Now probably the only thing recent accounting graduates know about Andersen is what is written in their textbooks.

But that was then and this is now.

Tuesday, April 11, 2017

The Old Order Changeth

Friday is traditionally pizza night at Chez Carlino. For the past 16 years, we’ve primarily ordered from one of the local pizzerias – Fernando’s – run interestingly, enough by a Paraguayan expatriate who made as good a product as anyone from Italy. As an Italian, I do not make that comparison lightly.

In 2001, Fernando assumed the lease on what is commonly known as a “ghost space,” a seemingly jinxed location that saw the previous three tenants all fail within a year. Both my children literally grew up on his food at the end of the work week. So this Friday when I called in my order, I was sadly informed that it was his last night. He was closing up for good citing a wave of new competitors and soaring rent increases.

I was stunned and admittedly, somewhat teary eyed.

As if almost by coincidence, the next day one of the New York papers featured a story chronicling the troubles impacting the retail sector, and how nearly 3,000 stores have closed nationwide and the grim specter of potentially thousands more locations locking their doors. Brands such as Macy’s, J.C. Penney, Gap and Abercrombie & Fitch, reportedly may have to trim their store counts by some 20 percent. Even the once reliable Sears, where I remember purchasing my first lawnmower and set of Craftsman tools, revealed that it may have trouble continuing as a “going concern.”

So what happened?

Answer: a lot.

Friday, April 7, 2017

It’s here before you know it

Recently, I became a great-uncle to an adorable little peanut named Daya Rose. While delighted I’m also slightly depressed as I clearly remembered the day I received a call when her mother was born.

Next month, my baby graduates from college. More than 20 years cannot possibly have passed since she took her first steps by the fireplace of the home we had just purchased and still live in today.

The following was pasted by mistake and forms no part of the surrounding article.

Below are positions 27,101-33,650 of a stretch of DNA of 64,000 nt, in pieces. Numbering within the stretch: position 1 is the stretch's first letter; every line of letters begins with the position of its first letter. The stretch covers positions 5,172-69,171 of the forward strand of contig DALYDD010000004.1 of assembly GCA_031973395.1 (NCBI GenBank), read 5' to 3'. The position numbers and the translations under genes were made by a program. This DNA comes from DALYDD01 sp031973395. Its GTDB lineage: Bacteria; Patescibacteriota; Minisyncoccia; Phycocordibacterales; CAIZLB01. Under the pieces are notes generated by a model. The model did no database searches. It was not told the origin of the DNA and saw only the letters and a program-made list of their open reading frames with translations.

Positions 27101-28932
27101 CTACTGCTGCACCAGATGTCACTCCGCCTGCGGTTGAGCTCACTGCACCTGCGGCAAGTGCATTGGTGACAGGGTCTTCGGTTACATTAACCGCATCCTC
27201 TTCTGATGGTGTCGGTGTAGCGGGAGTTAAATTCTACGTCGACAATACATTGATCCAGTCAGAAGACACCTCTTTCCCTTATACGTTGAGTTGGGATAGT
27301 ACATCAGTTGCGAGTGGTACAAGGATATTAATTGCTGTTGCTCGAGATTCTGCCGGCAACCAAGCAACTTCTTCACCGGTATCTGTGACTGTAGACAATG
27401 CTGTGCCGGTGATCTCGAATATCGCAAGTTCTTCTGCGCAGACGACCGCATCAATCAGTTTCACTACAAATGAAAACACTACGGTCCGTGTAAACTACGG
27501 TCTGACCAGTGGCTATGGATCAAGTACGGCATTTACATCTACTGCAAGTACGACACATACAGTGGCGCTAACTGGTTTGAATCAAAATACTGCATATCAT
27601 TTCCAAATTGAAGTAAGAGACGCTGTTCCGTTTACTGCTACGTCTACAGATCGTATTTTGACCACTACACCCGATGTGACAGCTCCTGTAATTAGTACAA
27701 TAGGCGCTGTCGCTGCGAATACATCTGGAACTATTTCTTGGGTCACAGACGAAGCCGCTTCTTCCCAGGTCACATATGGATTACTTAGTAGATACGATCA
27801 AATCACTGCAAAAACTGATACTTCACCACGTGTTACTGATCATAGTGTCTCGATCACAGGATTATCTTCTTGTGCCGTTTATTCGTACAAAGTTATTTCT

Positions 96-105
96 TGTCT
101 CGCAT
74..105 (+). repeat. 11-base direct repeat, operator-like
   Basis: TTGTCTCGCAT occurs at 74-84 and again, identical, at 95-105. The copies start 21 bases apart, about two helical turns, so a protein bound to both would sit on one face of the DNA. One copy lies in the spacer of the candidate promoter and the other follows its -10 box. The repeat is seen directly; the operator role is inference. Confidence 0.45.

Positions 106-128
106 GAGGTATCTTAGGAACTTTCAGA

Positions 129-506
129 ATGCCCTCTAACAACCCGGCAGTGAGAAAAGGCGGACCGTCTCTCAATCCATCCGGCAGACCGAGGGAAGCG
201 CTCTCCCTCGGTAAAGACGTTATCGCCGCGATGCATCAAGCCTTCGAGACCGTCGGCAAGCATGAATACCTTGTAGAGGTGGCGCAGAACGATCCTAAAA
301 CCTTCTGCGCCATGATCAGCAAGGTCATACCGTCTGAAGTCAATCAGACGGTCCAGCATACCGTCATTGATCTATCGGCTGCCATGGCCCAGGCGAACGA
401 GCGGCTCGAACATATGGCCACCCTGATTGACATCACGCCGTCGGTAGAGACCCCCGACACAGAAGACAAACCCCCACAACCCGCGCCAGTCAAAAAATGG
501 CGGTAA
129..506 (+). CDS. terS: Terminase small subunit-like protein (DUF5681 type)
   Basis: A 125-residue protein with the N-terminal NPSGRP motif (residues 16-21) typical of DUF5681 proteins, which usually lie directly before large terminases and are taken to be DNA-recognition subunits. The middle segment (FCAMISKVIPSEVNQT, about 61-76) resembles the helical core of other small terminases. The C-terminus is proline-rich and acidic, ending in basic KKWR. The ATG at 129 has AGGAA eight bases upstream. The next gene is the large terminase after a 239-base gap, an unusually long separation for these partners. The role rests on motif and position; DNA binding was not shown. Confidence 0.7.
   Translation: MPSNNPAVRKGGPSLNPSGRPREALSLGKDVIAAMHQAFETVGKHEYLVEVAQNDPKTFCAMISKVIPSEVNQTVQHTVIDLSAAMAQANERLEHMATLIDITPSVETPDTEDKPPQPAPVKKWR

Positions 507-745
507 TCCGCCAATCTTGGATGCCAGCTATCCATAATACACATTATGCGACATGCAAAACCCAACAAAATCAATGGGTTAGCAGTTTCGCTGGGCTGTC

I guess my point is that no one really has anywhere near the time they think they do to accomplish both what they want and what they need to do. That and I also suddenly realized I’m a lot older than I thought. Unfortunately, that accelerated time lapse goes double for succession planning.

Not nearly as many firm owners and partners have a clear strategy for succession once they determine they want to slow down from full-time work as should they have – and statistic after statistic bears out that troubling procrastination. Sadly, many feel that if you ignore the problem it might go away. I challenge anyone to show me an example where that “bury your head in the sand” mindset has worked out successfully. 

I think there’s a better chance of hitting Powerball.

Tuesday, April 4, 2017

Leaving Something for a Rainy Day(s)

With a show of hands how many of you are confident you are saving enough in your 401(k) to fund your retirement?

Probably not nearly as many who should be.

Since its inception in 1978 the 401(k) plan has been the retirement staple for millions of Americans and currently about 94 percent of the employers in the U.S. offer such a plan with the total amount held 401(k)s across America being about $7 trillion.

However, a recent article in the Wall Street Journal chronicled a disturbing trend whereupon employees have been taking money out of the retirement plans – or via “leakage” as it is known in the financial services lexicon.

This “leakage” according to experts threatens to pare down the wealth currently held in retirement accounts by 25 percent – when those lost annual savings are compounded over a 30 year period according to economists at Boston College.

In 2014 alone, employees pulled some $68 billion out of their respective retirement plans.